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You don’t ordinarily associate driving with buying, but there is a connection.  It relates to  our informal “underground” economy, though but a minor feature of  our vast network of undocumented exchange and commerce in America.

Rather, it’s about what ordinary people attempt to sell to those driving around in suburbia, and motoring along our rural roadways.  Let us begin by considering the garage sale, long a permanent fixture of suburban life.  It’s hard to miss those posted signs directing you to the addresses of those selling off sundry household contents (and often those of their neighbors  as well).

On certain weekends, such sales are everywhere.  Most have left the confines of the garage with items sprawled across driveways or, more commonly, covering front lawns.
For many, garage sales are irresistible – “You never know what you’ll find.”  Besides which, stuff actually is cheap – and you can bargain (especially when you arrive just as they’re packing up).  There’s always something you can use (and even if not, still you buy it).  And it’s all so convenient.  You just park your car along the curb and later deposit your purchases in the trunk or back seat.  And let’s not overlook the social dimensions.  In suburbia neighbors meet each other only occasionally (unless they walk dogs).  They proceed from the house to the car and off they go.  Garage sales feature that rare opportunity to chat, catch up, learn what’s going on and meet people informally.  Commerce and camaraderie – a winning combination.

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In the beginning God created America, but did not proclaim the gospel of Capitalism.  Historians have discovered that though the Puritans were not averse to making a buck, the Capitalist mentality took time to take root within the thirteen colonies.  After the Revolution, however, the pursuit of business and profits accelerated.  But it hit a snag, or at least considerable resistance from the southerners in the decades before the Civil War.  Apologists there argued that capitalist development in the North and West was creating a dismal society characterized by insecurity, fragmentation and sordid materialism.  The southern system of slavery, on the other hand, they claimed, brought about a much more livable, more stable and compassionate society.

This was the first time in the  United States that Capitalism had been seriously questioned.  It would not be the last.  Challenges came again in the late 19th and early 20th centuries by Populists, Labor Unions and Socialists.  Later on in the 1930s, when the system seemed to have broken down, certain New Dealers decided it could not heal itself, that it required major overhaul.  Later, communists insisted they had no use for it; neither did the 60s radicals.  But, in truth, none of these assaults sent capitalism to the canvas.  Some changes resulted.  Still, it forged ahead confident, albeit a bit complacent.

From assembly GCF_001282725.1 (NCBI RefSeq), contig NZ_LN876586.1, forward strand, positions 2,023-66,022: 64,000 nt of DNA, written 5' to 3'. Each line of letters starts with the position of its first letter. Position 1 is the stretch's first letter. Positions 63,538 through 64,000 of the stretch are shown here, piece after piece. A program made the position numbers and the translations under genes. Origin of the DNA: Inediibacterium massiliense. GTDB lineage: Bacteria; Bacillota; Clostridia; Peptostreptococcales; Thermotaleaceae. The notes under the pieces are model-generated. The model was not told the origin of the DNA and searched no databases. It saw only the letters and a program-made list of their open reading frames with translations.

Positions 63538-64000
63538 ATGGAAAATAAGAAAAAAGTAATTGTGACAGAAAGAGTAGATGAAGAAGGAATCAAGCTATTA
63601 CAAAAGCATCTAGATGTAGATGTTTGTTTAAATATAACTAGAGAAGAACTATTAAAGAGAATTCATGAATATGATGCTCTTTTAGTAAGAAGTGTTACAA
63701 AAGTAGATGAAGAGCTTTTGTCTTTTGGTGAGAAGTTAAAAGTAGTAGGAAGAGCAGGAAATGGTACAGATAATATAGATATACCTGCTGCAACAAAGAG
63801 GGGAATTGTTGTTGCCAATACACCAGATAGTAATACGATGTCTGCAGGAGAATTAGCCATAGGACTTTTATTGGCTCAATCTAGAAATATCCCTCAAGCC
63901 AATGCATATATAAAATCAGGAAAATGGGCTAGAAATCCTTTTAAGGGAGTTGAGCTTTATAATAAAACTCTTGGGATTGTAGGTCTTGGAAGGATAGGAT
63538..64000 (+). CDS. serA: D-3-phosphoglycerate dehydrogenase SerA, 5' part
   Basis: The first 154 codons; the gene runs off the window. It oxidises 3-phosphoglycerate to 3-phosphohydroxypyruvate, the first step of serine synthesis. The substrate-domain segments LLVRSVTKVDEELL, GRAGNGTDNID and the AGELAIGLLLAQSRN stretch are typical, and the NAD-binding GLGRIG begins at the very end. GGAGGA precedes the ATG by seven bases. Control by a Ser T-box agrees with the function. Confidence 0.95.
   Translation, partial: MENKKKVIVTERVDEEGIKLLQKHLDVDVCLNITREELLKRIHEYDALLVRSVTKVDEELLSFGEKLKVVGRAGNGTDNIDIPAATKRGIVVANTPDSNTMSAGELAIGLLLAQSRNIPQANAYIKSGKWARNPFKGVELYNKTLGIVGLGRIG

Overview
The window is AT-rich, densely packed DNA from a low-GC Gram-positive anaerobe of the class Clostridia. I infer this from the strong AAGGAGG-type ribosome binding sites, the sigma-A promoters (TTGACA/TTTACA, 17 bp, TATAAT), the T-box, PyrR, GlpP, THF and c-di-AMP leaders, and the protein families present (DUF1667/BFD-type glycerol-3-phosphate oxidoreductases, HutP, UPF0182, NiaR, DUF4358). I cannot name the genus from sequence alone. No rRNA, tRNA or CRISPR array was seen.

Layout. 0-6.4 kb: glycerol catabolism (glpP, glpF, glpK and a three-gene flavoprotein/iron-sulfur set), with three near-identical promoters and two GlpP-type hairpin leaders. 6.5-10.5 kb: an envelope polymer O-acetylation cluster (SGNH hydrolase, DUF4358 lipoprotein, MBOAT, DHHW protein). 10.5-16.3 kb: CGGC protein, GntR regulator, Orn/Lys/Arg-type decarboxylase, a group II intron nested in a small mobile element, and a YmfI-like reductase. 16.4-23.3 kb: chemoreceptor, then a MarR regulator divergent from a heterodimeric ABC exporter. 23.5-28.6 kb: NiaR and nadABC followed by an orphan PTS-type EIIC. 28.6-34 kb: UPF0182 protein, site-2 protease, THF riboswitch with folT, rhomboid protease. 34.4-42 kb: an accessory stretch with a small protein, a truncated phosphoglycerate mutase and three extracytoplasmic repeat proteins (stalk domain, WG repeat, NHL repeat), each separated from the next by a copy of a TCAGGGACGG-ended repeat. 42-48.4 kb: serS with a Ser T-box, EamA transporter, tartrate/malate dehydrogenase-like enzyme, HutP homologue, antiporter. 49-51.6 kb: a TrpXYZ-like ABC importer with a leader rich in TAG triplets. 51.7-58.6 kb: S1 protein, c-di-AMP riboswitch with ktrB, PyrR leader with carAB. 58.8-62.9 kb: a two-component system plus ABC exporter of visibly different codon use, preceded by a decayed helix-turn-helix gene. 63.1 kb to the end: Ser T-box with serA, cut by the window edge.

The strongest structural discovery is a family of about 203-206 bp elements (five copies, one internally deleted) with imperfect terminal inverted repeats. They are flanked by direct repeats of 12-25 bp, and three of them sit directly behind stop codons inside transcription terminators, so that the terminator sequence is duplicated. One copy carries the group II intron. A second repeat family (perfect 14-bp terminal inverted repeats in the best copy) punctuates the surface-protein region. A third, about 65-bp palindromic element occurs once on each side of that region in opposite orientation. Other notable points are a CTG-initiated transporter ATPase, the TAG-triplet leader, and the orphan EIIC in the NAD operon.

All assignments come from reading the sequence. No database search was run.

But look what’s going on now!  Capitalism is being challenged, asked to defend itself as never before.  Why it’s become vulnerable is no mystery.  There was Enron, Bernie Madoff, Lehman Bros., bank bailouts, a bloated financial sector, a nationwide housing collapse, accelerating inequality, all contributing to the coming of the Great Recession.  And there was “Occupy Wall Street” raising questions as to why this had all come to pass and why extreme income disparities, hunger, homelessness and poverty had become all too common.  The system’s Achilles Heel had been exposed.

But there was more.  It had become too much a “winner-take-all” system.  Strikingly outsized CEO rewards confirmed that point, as did a tax code that allowed them to keep the lion’s share of their gains.  People saw the free market had no remedy for the emergence of giant corporate entities whose size dwarfed whatever competitors remained.  Witness the emergence of banks “too big to fail”, and multi-national companies that spanned the globe.  There was no controlling these mammoth entities.  If pressured they were likely to shift operations abroad; if taxed they chose to leave profits overseas, and if threatened with regulation they dispatched legions of lobbyists to dissuade legislators or direct campaign payments toward representatives more compliant.

Capitalism had never shown much sympathy toward labor.  It employed workers, but the pursuit of profits always took precedence over returns to labor.  Labor’s efforts to organize met with fierce and often violent resistance from business.  Today, labor is again on the defensive as wages lag behind inflation, benefits are being stripped away, firings are frequent and insecurity widespread.  The pressure against government workers in particular has of late become especially intense.  But, as services are reduced or disappear, public anger is likely to build.

Above all, Capitalism allocates power and places it squarely in the private sector.  The public has learned how that power is exercised.  It has automated the workplace and eliminated or outsourced jobs.  It has used its authority to fire people, placed them on reduced work schedules, forced down the wages of new hires and insisted that large numbers become private contractors (not entitled to benefits).  It has reduced benefits of long standing and insisted that workers themselves bear more of the costs.  It has chosen to retain billions of dollars in reserve (or to use to increase stockholder dividends or for stock purchases) instead of investing in R&D or in new facilities.  Capitalism celebrated for its dynamism and creativity has in recent years failed to deliver.